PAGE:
With Oscar just around the corner, I decided to see another Best Picture nominee I hadn’t gotten to: The Help. Besides, I’d heard about the chocolate pie that was central to the story, and I wanted an excuse to bake one.
I’ll get to that pie recipe (minus the secret ingredient) in a moment.
But first, I need to talk about why I found the movie a bit tough to swallow. Though the presentation was well-done, it left an aftertaste. Shame because after all the acclaim, I expected better.
Sadly missing from the story was a basic ingredient: Context.
In case you haven’t seen it, The Help is based on a book about Skeeter Phelan (Emma Stone), a young white woman living in the 1960s who returns home to to Jackson, Mississippi, after college graduation. Jackson being the heart of the Deep South, where racial segregation has been going on for decades.
Unlike her socialite girlfriends, Skeeter’s more interested in making headlines than making babies. She hungers to be a serious writer. She’s looking for a way to bowl over big-city literary agent Elaine Stein (Mary Steenburgen), who’s seen some of her work and advises her to get more writing experience under her belt.
Though Skeeter grew up with black maids, it starts bugging her that the help is treated like dirt; and segregation is unfair.
She tries to get the maids to open up and talk about a taboo subject: what it’s like to work for white folks. She’s hoping to glean enough blockbuster material to pitch to the literary honcho in New York.
I can relate to the part about yearning to become a journalist and unearthing some kind of big story that would yield some truths. I also grew up during this time. Though I lived in the Northeast, I’d read about segregation in the papers and it was a world that made me shudder.
Actor Wendell Pierce, star of The Wire and Treme, said he saw the film with his mom, who was once the help herself — and it didn’t sit well with her. He dismissed the film as “segregation lite.”
That gets to the heart of what bothers me. The Help is so one-dimensional, it plays like watered-down Southern sweet tea.,
In fairness, there was an admirable attempt to transport the audience back to the 1960s with neat touches like shirtwaist dresses, hair gel and rollers (I remember them well) and the Wahtusi. (Apparently, it was filmed in the Jackson area and felt very authentic.)
IMO, it needed more historical perspective.
At one point, Skeeter, the maverick reporter, has a pamphlet outlining Mississippi’s draconian segregation laws in her purse. So we know they exist. And the camera is careful to show To Kill a Mockingbird and Native Son on her bookshelves.
But these visuals don’t provide enough of a back story on this horrific time in American history .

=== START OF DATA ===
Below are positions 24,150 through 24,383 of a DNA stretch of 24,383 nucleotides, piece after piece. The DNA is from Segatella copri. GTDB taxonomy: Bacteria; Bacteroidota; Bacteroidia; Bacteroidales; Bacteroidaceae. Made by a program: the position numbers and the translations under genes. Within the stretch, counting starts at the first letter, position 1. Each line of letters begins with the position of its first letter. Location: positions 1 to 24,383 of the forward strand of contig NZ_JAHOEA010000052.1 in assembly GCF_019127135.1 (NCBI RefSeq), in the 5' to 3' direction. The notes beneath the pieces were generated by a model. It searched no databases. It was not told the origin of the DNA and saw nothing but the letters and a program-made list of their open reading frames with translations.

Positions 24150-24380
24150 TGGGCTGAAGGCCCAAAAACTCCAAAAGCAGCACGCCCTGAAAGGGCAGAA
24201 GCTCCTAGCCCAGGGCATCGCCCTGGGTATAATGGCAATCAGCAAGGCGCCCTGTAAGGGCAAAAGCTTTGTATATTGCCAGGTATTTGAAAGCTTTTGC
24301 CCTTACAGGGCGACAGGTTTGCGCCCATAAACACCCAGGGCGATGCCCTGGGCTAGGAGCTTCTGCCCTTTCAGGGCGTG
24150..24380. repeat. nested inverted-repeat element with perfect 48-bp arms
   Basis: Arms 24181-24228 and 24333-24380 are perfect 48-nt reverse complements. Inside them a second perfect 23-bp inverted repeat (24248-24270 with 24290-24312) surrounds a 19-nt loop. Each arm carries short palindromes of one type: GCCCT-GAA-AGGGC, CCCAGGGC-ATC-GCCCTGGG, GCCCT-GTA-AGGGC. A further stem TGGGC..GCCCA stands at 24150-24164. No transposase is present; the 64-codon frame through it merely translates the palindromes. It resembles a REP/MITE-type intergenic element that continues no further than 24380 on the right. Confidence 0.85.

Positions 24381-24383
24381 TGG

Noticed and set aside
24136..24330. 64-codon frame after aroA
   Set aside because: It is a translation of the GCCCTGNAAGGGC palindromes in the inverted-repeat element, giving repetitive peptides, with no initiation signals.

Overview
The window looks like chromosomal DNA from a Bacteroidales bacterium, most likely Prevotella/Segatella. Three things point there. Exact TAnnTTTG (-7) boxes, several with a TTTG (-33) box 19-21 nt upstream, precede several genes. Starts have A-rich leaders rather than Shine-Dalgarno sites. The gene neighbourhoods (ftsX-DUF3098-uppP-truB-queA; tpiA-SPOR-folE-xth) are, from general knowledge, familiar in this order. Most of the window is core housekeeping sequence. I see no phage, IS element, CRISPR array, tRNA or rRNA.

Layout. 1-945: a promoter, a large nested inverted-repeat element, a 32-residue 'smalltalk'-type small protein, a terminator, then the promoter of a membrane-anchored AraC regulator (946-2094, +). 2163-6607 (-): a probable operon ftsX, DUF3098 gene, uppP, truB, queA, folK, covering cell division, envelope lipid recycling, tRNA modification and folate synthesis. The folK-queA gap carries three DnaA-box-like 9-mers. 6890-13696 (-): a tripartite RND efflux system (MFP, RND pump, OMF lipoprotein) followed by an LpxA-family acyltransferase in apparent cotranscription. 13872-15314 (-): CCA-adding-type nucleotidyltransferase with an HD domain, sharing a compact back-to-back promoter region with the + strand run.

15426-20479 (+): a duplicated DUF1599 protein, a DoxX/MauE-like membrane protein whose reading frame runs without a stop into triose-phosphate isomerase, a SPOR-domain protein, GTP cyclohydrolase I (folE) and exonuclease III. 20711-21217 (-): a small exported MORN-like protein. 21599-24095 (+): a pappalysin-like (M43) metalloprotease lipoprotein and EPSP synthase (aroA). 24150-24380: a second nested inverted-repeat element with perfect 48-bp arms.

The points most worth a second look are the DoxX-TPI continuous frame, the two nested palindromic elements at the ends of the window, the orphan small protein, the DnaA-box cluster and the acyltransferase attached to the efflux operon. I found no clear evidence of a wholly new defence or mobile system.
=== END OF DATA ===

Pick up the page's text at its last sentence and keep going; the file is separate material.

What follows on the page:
We’re shown the barest minimum. Blacks were second-class citizens. They couldn’t vote or fraternize with whites. Were forced to have separate everything, from schools to bathrooms. It was the law.
Yes, those facts are awful enough. But to me, the film is too simplistic. It doesn’t forcefully convey the constant fear that those accused of breaking the law could end up behind bars for life or burned at the stake or strung up if vigilantes got to them first.
It also doesn’t attempt to explain that the whites truly believed they were superior because God had decreed it. That there was nothing wrong with this caste system because the races were separate but equal, when in fact they were not.
The film touches on civil rights protests and the assassination of civil rights leader Medgar Evers by a white supremacist. But it doesn’t fully explain why these events are so important: because they helped pave the way for desegregation.
The actors are also stymied by bad writing and direction. They’re flailing around in a good-guys-versus-bad-guys tale with scant character development.
Skeeter’s a graduate of the University of Mississippi — in her back yard, relatively speaking. Was that enough of a hotbed at the time to make her rethink segregation? If that was explained, I missed it.
Bryce Dallas Howard, who plays the nastiest of the racist Southern belles, comes off like a one-note Wicked Witch of the Deep South. All she does is snarl. We have no clue what motivates her to be the meanest of the mean.
With the exception of Allison Janney, who plays Skeeter’s mom, and maids Viola Davis and Octavia Spencer , the other characters are cartoon cutouts who never change. Sissy Spacek is fun as the mom of the villainess. But Spacek’s character is also half-baked.
A movie like this only makes me appreciate others covering similar ground. One that immediately comes to mind is In the Heat of the Night, also based on a fictional book published in 1965. Also up for Best Picture, and won.
The understated Sidney Poitier plays a black police detective from Philadelphia (Pennsylvania, not Mississippi) who gets tangled up in a murder investigation in a small Mississippi town. His help isn’t appreciated by the whites, who detest working for a black cop.
This movie offers rich characters full of nuance. It becomes clear very quickly that the whites in this hellhole are as trapped as the blacks, and they all know it.
The capper: The black detective gains the upper hand because he’s smart. Not because he’s black.
I don’t mean to pile on. But The Help has been proclaimed an “important” film for our time. Given its shortcomings, not sure I’d go that far.
I agree it’s a good start for young audiences who might not have known much about segregation. Let’s hope they’re interested enough to want to learn more on their own.
And … I think if The Help had been fleshed out a bit more, the chocolate pie scene would have been even more delicious …
Speaking of that pie, here’s a very edible recipe from the Mississippian who baked them for the film. I, who never make anything but takeout calls, decided to give it a try.